Cormorant fishing on China's Li River is all but dying out. Fisherman set out with domesticated cormorants, a seabird, on bamboo rafts before sunrise and often in the early evening. These birds prey on fish. But the fishermen tie threads around the necks of the cormorants to prevent them from swallowing the fish they catch. Once the threads are set, the fishermen begin chanting on their boats to prompt the birds to dive down and retrieve the fish. They control their birds with long poles
Wearing beige hip waders and baseball hats, Nicole Goerlitz and Gene Aquilini carry a blue plastic tub filled with about two dozen stunned freshwater fish, most of them no longer than the length of a hand.
Dipping the tub into the water, they slowly splash cold water from the still-too-fast Bow River. They grab the fish — mostly White Suckers — one by one, wake them up with a wiggle and watch as they make a mad dash for deeper, cooler waters.
By Chris Katje: On October 26, the announcement came that Viacom had made a majority purchase of Bellator Fighting Championship. Bellator is a smaller version of the popular UFC, which competes in the growing Mixed Martial Arts sport. Back in August, Viacom lost its content distribution deal with the Ultimate Fighting Championship, and since then has been rumored to be looking to make a play at a new league.
Ron Rowland submits:Global X brought out the Global X Fishing Industry ETF (FISN) yesterday (5/4/11), targeting companies engaged in commercial fishing, fish farming, fish processing or the marketing and sale of fish and fish products.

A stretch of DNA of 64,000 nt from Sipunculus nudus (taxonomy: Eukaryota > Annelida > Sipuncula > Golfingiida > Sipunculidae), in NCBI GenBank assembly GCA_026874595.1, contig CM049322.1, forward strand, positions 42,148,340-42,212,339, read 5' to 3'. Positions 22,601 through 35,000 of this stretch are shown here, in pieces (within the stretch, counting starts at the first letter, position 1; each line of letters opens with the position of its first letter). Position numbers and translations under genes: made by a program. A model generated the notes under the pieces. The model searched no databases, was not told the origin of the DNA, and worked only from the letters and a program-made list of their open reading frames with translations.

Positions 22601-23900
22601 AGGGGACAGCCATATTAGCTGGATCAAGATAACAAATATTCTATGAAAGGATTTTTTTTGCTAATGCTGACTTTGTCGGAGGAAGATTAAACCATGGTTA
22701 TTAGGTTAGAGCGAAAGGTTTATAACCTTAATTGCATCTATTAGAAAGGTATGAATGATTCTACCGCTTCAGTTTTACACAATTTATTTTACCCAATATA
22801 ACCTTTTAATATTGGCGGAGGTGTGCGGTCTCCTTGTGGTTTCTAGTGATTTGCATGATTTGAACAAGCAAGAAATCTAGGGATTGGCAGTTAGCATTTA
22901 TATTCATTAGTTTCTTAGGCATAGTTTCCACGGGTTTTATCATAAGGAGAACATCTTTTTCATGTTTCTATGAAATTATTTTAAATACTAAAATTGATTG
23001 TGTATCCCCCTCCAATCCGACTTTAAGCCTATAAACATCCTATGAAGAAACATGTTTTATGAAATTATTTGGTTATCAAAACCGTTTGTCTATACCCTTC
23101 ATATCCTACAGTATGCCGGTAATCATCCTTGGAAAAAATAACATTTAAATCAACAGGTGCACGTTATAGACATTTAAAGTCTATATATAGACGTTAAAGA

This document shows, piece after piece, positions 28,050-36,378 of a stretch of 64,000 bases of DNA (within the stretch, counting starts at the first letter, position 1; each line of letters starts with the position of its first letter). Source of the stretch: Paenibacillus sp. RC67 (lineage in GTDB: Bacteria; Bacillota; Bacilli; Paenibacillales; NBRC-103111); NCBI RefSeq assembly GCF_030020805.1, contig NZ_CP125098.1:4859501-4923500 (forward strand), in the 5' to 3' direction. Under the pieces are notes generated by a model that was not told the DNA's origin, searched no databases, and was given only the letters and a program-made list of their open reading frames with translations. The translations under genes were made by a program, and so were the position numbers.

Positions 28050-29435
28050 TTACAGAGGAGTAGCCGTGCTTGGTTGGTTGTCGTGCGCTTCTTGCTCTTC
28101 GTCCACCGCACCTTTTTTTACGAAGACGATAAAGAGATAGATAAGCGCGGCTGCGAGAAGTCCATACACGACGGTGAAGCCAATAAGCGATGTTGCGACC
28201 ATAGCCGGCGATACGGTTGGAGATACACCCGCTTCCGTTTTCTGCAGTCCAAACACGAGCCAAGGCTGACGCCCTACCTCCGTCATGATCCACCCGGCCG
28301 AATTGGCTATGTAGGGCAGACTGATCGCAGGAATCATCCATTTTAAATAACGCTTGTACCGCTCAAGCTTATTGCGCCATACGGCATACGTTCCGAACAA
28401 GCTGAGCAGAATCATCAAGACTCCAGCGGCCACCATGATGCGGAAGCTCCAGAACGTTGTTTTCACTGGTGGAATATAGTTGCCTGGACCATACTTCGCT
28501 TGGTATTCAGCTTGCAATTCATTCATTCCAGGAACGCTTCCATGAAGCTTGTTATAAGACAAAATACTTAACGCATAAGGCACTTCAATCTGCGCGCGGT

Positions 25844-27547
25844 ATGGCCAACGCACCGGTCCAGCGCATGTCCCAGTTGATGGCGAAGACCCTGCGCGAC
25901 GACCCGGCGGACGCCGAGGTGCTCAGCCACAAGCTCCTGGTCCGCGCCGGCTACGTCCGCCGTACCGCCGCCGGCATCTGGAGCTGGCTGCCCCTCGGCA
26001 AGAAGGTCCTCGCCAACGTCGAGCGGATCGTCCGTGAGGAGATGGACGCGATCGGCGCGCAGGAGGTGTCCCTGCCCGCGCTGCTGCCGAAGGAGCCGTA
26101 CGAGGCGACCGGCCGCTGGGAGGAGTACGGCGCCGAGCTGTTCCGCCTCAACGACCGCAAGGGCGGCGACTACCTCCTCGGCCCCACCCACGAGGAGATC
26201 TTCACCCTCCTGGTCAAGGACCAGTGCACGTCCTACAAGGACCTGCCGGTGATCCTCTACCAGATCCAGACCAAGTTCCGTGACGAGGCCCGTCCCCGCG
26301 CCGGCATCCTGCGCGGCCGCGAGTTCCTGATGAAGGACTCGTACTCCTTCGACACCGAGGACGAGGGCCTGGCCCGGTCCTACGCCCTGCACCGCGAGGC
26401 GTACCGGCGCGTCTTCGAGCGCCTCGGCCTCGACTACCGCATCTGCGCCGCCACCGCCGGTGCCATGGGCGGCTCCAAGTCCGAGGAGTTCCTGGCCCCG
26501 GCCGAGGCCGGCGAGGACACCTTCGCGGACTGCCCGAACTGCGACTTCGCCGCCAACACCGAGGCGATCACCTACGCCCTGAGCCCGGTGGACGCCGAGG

Sounds absurd, doesn't it? But, when doesn't an idea which pushes the limits of an industry (or in this case a sport) sound ridiculous initially? That is how industries evolve though. Perhaps salmon fishing in a country famed for its deserts is a trivial example, but it brings to light how - with enough passion, ...
It was supposed to be a three-day fishing trip at most. It turned into a three-week ordeal, drifting under an intense sun for hundreds of miles in the Caribbean in a small boat with a broken motor.
The two Jamaican fishermen survived by eating raw fish they caught and drinking water from melted ice they had brought to preserve their catch. The Colombian navy finally plucked them from the sea a week ago and delivered them home Saturday after treating them for severe dehydration, malnutrition and hypothermia.